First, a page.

With stocks and bonds now falling at the same time, the question has arisen as to whether the 60-40 portfolio still makes sense.
Of course, 60-40 refers to a 60% stock weighting and a 40% bond weighting. As for market movements, the S&P 500 stock index has slumped 18% so far this year amid roaring inflation and interest rate increases by the Federal Reserve. Meanwhile, the Bloomberg U.S. Aggregate bond index has slid 10%.
But the 60-40 portfolio isn’t dead, says Roger Aliaga-Díaz, Vanguard’s chief economist for the Americas.
“Brief, simultaneous declines in stocks and bonds are not unusual,” he wrote in a commentary. “Viewed monthly since early 1976, the nominal total returns of both U.S. stocks and investment-grade bonds have been negative nearly 15% of the time.”
But that’s only part of the story. “Extend the time horizon, and joint declines have struck less frequently,” Aliaga-Diaz said. “Over the last 46 years, investors never encountered a three-year span of losses in both asset classes.”
Still, slides in 60-40 portfolios have occurred more regularly than simultaneous declines in stocks and bonds. “This is due to the far-higher volatility of stocks and their greater weight in that asset mix,” he said.
“One-month total returns were negative one-third of the time over the last 46 years. The one-year returns of such portfolios were negative about 14% of the time, or once every seven years, on average.”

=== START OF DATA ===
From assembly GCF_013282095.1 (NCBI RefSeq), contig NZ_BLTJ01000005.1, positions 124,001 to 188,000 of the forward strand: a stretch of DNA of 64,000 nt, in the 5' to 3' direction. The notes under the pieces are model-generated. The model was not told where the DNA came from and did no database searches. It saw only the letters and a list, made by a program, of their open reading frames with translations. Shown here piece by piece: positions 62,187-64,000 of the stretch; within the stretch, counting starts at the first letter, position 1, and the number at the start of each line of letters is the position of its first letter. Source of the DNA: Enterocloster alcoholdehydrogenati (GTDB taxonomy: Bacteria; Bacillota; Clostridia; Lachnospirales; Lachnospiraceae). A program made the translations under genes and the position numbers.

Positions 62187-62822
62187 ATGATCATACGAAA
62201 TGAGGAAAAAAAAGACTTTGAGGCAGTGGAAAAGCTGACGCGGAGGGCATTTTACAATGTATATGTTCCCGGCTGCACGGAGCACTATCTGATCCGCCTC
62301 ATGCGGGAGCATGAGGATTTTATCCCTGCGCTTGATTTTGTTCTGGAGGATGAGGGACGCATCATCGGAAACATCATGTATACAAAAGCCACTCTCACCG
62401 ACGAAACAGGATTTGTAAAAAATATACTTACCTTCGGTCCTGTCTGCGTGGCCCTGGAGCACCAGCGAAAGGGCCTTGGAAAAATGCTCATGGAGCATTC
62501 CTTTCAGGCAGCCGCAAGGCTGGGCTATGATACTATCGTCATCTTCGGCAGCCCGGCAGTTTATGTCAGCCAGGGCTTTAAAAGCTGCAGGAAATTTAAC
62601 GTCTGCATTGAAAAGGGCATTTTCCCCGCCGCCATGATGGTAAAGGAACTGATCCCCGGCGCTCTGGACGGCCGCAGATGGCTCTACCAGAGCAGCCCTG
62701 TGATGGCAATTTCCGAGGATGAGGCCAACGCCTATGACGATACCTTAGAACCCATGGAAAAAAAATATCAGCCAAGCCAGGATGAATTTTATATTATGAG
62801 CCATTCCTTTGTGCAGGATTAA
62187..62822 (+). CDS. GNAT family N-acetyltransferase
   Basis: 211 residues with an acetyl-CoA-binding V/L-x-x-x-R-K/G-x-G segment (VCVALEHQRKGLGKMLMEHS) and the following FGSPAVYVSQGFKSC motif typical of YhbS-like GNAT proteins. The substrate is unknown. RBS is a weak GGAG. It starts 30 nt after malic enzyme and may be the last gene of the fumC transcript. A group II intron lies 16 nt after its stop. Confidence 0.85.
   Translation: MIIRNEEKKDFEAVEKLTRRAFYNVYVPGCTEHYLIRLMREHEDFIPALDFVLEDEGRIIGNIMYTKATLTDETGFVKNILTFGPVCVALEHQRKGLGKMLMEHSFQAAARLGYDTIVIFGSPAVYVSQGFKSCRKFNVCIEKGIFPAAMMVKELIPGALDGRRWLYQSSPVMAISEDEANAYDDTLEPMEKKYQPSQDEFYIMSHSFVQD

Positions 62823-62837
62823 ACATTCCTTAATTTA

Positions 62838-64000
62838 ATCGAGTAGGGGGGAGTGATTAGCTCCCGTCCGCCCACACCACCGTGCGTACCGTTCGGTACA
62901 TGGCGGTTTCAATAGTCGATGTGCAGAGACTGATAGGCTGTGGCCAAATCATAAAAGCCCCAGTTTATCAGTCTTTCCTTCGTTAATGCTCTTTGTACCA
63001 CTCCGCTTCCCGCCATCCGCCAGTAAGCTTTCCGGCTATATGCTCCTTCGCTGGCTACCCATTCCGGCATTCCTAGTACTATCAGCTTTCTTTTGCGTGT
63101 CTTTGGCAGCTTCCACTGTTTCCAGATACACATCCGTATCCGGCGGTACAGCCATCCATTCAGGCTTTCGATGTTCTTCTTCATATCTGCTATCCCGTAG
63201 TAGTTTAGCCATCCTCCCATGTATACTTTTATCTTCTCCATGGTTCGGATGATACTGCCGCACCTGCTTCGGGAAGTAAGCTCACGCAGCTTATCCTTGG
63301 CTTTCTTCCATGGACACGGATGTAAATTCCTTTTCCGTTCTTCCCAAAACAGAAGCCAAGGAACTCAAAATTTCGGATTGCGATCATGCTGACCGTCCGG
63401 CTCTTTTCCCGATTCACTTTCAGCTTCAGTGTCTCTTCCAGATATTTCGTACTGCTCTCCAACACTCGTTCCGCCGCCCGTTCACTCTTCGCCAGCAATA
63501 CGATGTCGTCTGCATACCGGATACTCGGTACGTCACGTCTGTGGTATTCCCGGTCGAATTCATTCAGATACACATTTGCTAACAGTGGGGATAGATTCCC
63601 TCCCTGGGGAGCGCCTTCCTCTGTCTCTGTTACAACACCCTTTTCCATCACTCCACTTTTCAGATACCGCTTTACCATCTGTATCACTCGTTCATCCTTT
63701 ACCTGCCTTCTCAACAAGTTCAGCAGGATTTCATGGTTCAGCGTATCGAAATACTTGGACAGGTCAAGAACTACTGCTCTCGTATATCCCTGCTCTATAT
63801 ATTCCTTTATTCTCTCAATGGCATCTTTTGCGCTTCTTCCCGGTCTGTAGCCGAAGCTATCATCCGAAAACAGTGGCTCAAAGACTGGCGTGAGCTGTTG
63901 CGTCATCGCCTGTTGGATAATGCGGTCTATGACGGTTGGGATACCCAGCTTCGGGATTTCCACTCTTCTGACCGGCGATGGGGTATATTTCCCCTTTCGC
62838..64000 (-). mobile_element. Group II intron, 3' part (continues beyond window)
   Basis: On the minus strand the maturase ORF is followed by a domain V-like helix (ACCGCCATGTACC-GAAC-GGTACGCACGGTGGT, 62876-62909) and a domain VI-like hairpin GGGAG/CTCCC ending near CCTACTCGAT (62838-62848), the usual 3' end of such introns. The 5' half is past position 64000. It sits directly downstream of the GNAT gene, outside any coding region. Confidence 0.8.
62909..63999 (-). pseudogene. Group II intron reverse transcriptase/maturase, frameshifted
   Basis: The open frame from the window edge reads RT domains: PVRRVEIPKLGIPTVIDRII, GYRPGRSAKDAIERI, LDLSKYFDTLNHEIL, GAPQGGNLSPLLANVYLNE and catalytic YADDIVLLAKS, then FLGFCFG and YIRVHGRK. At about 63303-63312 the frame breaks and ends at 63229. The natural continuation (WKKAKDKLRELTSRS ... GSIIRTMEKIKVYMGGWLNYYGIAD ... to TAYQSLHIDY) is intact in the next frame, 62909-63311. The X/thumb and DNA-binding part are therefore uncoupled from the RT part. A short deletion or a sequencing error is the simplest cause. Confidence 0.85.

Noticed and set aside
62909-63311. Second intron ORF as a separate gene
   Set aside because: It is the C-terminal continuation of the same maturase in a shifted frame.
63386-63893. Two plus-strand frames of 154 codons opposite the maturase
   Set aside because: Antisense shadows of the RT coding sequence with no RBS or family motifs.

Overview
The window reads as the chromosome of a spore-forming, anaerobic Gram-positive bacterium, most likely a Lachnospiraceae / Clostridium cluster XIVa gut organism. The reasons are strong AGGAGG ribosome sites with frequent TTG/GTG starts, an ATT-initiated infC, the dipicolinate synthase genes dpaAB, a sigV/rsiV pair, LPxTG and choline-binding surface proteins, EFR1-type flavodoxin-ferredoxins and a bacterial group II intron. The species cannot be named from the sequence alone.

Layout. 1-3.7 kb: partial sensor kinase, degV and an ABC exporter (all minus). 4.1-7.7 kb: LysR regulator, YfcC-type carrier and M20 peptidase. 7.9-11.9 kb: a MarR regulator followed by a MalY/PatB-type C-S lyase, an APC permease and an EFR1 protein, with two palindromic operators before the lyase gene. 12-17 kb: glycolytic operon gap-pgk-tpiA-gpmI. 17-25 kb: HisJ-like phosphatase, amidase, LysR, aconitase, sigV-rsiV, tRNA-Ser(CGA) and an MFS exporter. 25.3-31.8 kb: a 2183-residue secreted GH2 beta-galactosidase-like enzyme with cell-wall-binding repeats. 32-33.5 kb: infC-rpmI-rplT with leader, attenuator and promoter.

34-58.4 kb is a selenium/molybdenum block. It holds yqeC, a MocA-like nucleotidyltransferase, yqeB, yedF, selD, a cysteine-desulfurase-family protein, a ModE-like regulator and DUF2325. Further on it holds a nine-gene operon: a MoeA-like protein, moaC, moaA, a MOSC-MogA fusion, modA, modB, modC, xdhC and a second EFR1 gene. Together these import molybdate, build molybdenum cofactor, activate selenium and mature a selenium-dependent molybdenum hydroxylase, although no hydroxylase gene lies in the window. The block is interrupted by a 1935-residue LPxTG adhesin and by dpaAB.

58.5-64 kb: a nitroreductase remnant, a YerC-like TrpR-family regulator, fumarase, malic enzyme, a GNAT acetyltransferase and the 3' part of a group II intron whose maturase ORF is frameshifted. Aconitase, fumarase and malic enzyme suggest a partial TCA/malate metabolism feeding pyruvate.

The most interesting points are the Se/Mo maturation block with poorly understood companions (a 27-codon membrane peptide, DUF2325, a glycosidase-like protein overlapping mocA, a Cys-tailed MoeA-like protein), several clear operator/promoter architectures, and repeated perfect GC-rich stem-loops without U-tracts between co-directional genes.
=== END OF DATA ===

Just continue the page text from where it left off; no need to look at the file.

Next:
But the picture still looks bright for the 60-40 portfolio Aliaga-Diaz said. “The goal of the 60-40 portfolio is to achieve long-term annualized returns of roughly 7%,” he said. “This is meant to be achieved over time and on average, not each and every year.”
The annualized return of a 60-40 portfolio from 1926 through 2021 was 8.8%. And going forward, Vanguard forecasts the long-term average return will be around 7%.
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Of course, that doesn’t imply it will always be smooth sailing, Aliaga-Diaz said.
“Market volatility means diversified portfolio returns will always remain uneven, comprising periods of higher or lower—and, yes, even negative—returns.”
From Positive to Negative and Vice Versa
Moreover, the math of average returns suggests strong performance by the 60-40 portfolio should follow weak performance and vice versa.
“The average return we expect can still be achieved if periods of negative returns (like this year) follow periods of high returns,” Aliaga-Diaz said.
And indeed, “during 2019–2021, a 60-40 portfolio delivered an annualized 14.3% return, so losses of up to 12% for all of 2022 would just bring the four-year annualized return to 7%, back in line with historical norms.”
Meanwhile, “the math of average returns suggests that periods of negative returns must be followed by years with higher-than-average returns.”
Vanguard estimates the 10-year annualized average return outlook for the 60-40 portfolio is now higher by 1.3 percentage points than it was before the downward moves in stocks and bonds this year.
Aliaga-Diaz says nothing about the 60-40 portfolio is “magical.” But “in our view, 60-40 is a sound benchmark for an investment strategy designed to pursue moderate growth,” he said.
“The broader, more important issue is the effectiveness of a diversified portfolio, balanced across asset classes, in keeping with the investor’s risk tolerance and time horizon.”